Joe Rogan on Gluten Free Diets
Video taken from the channel: JRE Clips
The Big Problem with Gluten-Free
Video taken from the channel: Dr. Eric Berg DC
What’s wrong with gluten-free diets?
Video taken from the channel: William Davis
What If A Gluten Free Diet Doesn’t Work?
Video taken from the channel: Mayo Clinic
Is a Gluten Free diet worth it?
Video taken from the channel: IFLScience Official
Gluten Free Diet: The Truth About GrainsThomas DeLauer
Video taken from the channel: Thomas DeLauer
9 Steps to a Gluten Free Diet, 7 Gluten Foods to Avoid, What Is Gluten Free?
Video taken from the channel: The Dry Eye Show with Drs. Jenna & Travis Zigler
Gluten is a protein found in grains such as wheat, rye and barley. Gluten-free diets are a must for people with celiac disease—an autoimmune disorder in which gluten-containing foods cause the immune system to attack the small intestine. Apparently, not all “gluten-free” foods are in fact gluten free, and that’s a serious problem for people with celiac disease, for whom exposure to even trace amounts of gluten can trigger. People on a low or gluten-free diet tend to also be low in whole grains. They risk being deficient in iron and folic acid.
A recent study linked low-gluten diets to a higher risk of type-II diabetes. Avoidance of gluten may also result in a heavy reliance on rice as a staple grain, and this might increase the risk of heavy metal exposure. And this, in essence, is the problem with gluten free food. In most situations, gluten-free food pales in comparison to “normal” food (and it’s twice as expensive a post for another day.) And even when it doesn’t pale in comparison, it is assumed by those without celiac disease that it does. So I’ll set up the situation for you.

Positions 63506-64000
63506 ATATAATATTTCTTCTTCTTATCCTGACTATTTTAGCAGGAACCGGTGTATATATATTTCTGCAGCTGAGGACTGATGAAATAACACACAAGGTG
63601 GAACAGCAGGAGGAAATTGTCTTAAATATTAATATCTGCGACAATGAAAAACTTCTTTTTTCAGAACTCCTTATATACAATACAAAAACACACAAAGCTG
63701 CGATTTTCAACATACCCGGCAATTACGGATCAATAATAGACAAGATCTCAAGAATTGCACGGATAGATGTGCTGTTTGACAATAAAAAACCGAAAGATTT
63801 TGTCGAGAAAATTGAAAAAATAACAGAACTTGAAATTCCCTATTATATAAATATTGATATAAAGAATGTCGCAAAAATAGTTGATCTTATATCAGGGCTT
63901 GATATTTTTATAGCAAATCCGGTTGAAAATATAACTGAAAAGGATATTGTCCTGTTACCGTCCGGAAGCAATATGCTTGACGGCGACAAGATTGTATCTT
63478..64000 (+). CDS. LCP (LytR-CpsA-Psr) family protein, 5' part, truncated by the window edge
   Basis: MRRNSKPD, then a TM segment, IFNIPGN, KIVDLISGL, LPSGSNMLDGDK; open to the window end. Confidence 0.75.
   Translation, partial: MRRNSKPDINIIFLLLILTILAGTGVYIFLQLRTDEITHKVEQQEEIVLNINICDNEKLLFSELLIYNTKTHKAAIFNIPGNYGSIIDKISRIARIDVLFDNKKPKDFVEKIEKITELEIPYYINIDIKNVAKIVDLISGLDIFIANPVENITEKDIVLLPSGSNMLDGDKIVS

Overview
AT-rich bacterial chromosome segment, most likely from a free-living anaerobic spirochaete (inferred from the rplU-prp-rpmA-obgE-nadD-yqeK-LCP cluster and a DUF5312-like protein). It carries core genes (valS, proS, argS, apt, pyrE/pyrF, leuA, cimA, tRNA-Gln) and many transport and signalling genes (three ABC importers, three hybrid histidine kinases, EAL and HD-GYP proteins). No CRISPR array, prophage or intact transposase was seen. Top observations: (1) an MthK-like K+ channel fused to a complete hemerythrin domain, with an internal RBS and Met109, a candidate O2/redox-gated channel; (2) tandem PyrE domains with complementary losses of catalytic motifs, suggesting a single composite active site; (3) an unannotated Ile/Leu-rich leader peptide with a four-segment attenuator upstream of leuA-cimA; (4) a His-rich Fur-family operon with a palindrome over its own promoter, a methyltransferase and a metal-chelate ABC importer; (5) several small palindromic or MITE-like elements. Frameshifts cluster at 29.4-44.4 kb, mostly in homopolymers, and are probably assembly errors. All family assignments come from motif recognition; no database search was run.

The Consequences of a Gluten-Free Diet Craze The gluten-free diet craze has been called the fad diet of this decade, comparable to the low-fat, no-fat craze of the 80s and 90s. Though losing popularity as a diet craze, there is still a lingering stigma that. So, as I see it, the main problem with the gluten-free diet is it is a diet based on poor digestion. If your digestion isn’t compromised in some way, you generally won’t be inclined to follow it (not for very long, anyway).
Following a gluten-free diet is a necessity for some and a choice for others. The relationship between gluten and overall health is complicated, and research is ongoing. Gluten has been linked to. A study out of Spain, highlighted in my video, Gluten-Free Diets: Separating the Wheat from the Chat, found that a month on a gluten-free diet may hurt our gut flora and immune function, potentially setting those on gluten-free diets up for an overgrowth of harmful bacteria in their intestines.
The following foods are naturally gluten-free: Meats and fish. All meats and fish, except battered or coated meats. Eggs.
All types of eggs are naturally gluten-free. Dairy. Plain dairy products, such as plain milk, plain yogurt and cheeses. However, flavored dairy products may have added. Gluten-free products are also often filled with a deadly fat, such as processed vegetable oils or hydrogenated oils and trans-fats.
These clear, tasteless, highly refined and processed oils include corn, soybean, canola, safflower and sunflower oils.
List of related literature:
|from DASH Diet For Dummies|
|from Eating Clean For Dummies|
|from Racing Weight: How to Get Lean for Peak Performance|
|from Feeding You Lies: How to Unravel the Food Industry’s Playbook and Reclaim Your Health|
|from Eat Wheat: A Scientific and Clinically-Proven Approach to Safely Bringing Wheat and Dairy Back Into Your Diet|
|from No Grain, No Pain: A 30-Day Diet for Eliminating the Root Cause of Chronic Pain|
|from Making Life Easy: How the Divine Inside Can Heal Your Body and Your Life|
|from Sports Nutrition for Health Professionals|
|from Mucosal Immunology|
|from Living Gluten-Free For Dummies|